Summary: What happens after Inconceivable
Blame: paranoidangel42 because she keeps asking for more.
He'd taken the baby. Sarah hadn't thought, hadn't wanted to believe he would be quite so callous about it, but after everyone had left he had encouraged her to go to sleep, and she had. When she woke up a few hours later she was alone in the house and the TARDIS was gone.
K-9 had been recharging in a corner and hadn't noticed anything, but then he wouldn't consider the Doctor, an enemy. After twenty minutes of frantic searching through the house, Sarah had to admit it to herself; he'd taken Fred and he probably wouldn't be bringing her back.
She ended up curled up in the floor of the empty nursery, too exhausted, both emotionally and physically, to throw things, although she desperately wanted to. She suddenly hated this room, and wondered why she had put so much effort into it. His admiration seemed like such a sham now. Why did she always let him get to her like this?
Sarah stared at the equations he'd written on the wall and tried and failed to fight off tears. He'd been so kind, that evening cosseting her and doting over their daughter. She'd dared to believe that everything was going to be alright. While all the while he'd just been patting her on the head in his usual absent-minded way, not really aware of what he was doing.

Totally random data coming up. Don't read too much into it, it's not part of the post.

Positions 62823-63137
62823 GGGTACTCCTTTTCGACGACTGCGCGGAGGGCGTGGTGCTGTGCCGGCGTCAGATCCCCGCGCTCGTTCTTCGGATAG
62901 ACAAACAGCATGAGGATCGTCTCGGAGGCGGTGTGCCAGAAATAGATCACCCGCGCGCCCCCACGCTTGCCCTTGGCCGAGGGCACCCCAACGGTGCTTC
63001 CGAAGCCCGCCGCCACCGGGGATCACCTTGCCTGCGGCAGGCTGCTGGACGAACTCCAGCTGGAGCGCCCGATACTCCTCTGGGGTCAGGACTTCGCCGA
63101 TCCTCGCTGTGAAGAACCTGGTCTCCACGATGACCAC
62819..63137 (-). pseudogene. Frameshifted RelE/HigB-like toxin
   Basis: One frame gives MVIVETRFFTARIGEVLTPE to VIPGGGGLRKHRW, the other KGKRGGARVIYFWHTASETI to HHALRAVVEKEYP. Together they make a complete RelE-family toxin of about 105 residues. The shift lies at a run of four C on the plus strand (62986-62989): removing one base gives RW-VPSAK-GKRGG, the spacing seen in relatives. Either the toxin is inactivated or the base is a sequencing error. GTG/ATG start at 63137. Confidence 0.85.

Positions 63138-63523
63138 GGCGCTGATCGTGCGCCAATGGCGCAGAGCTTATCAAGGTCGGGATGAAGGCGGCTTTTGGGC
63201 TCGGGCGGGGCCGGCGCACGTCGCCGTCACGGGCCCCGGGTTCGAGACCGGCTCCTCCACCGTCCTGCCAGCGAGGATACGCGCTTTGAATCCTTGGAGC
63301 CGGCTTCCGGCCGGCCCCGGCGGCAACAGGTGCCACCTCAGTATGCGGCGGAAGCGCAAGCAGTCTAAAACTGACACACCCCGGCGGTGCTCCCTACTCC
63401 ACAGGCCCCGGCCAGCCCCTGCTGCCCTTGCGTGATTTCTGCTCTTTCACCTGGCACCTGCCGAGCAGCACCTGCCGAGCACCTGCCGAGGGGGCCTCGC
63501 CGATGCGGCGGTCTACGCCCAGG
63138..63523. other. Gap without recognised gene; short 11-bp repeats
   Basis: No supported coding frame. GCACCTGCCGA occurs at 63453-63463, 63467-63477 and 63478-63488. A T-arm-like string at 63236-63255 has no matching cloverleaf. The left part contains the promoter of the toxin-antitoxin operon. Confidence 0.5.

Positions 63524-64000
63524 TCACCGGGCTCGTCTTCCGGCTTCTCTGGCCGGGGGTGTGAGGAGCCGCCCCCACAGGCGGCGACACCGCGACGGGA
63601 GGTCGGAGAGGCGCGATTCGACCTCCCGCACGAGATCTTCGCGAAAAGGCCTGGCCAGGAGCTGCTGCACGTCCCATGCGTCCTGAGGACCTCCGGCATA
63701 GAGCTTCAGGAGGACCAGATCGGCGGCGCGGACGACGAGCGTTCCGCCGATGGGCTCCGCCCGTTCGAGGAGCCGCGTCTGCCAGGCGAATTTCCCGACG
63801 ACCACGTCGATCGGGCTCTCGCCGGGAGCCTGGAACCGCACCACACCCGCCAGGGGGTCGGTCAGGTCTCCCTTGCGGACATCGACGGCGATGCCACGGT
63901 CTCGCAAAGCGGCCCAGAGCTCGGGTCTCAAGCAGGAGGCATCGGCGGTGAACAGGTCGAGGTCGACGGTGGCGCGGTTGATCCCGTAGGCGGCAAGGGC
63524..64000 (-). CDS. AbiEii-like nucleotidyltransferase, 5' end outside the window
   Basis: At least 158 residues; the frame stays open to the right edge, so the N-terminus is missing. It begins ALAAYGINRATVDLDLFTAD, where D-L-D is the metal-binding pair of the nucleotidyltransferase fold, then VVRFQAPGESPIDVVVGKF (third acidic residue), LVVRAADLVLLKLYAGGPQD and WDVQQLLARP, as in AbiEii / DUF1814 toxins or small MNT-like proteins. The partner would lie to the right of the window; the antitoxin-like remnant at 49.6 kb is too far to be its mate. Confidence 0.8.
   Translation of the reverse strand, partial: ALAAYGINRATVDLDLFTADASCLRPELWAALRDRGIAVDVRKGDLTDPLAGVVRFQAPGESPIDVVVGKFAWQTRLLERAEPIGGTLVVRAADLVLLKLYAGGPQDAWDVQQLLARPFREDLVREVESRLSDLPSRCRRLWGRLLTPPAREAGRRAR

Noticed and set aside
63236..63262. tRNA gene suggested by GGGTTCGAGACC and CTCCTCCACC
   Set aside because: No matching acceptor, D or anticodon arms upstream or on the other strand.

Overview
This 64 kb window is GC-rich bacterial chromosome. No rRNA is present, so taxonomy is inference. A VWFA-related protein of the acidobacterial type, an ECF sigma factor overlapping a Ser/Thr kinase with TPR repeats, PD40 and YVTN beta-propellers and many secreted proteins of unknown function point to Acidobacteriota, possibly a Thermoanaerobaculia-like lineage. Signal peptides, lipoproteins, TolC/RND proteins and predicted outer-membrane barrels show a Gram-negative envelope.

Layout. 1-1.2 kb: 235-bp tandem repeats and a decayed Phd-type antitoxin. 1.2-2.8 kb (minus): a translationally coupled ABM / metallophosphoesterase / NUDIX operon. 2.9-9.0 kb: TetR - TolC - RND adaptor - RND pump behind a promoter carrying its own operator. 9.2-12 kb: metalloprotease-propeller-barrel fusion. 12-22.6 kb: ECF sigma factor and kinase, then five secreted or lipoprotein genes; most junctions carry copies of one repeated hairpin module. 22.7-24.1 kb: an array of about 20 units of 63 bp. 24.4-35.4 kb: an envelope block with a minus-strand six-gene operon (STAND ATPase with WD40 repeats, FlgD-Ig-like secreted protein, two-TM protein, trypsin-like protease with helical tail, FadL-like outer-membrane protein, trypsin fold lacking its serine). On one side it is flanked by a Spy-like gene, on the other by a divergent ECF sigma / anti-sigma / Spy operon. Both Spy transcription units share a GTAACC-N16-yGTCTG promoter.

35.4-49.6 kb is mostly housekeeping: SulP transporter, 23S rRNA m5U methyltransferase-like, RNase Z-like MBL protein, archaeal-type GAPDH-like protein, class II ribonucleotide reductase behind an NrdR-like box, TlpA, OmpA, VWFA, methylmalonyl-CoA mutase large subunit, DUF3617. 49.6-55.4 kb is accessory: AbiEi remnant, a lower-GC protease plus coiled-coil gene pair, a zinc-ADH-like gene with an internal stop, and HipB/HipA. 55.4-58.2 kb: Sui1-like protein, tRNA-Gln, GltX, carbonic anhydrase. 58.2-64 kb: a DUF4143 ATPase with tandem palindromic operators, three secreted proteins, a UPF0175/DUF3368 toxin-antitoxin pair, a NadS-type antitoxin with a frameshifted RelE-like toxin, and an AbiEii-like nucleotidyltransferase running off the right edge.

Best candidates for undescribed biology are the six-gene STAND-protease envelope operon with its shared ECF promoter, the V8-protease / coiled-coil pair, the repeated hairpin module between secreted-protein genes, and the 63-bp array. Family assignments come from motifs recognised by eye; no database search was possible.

He'd wanted the child, of course. It was natural. He was the last of his kind and the species survival instinct was strong. And she'd been the only one left who could carry the child to term. Calla's research had died with her, early in the war. Otherwise, he probably would have turned to Rose. Sarah was relieved he hadn't. The girl didn't deserve that.
She had, at least, made the conscious choice to go through this, a long time ago. If they had stayed on Gallifrey, if that had even been possible, things might have been different. Calla, she remembered, had had strong feelings about that at least.
It had been almost the first thing Calla had said to her, that night on the TARDIS. She wrapped her arms tightly around her legs, and remembered.
Sandia had been the first major loss in the war. The planet had been devastated, the genebank destroyed, millions of people and more than a hundred unborn children. They had managed to save a few - a half a dozen children still safe in their artificial wombs, twice that number of staff, but that was all. They had tried so hard, but it was just too little, too late.
Calla was the Director of the entire genetics program. Leela had saved her by the simple expedient of knocking her out when she wouldn't come with them. Sarah, meanwhile, had dealt with the computers, pulling off as much biodata as possible, before helping Leela carry her to the TARDIS.
That night had almost been worse than the day. The Gallifreyans were silently mourning their losses, in shock over the carnage and what they had lost. Sarah was shaken herself by the devastation, and as much as she wanted to comfort the Doctor, she had no words for what had happened.
And then, when they were alone in the room they shared, Sarah had reached for him, thinking to comfort him with her body, to reaffirm that life went on. He'd snapped at her, called her callous and unfeeling, said she didn't, couldn't understand. He told her to leave, and she left. If she'd stayed, it would only have made things worse between them.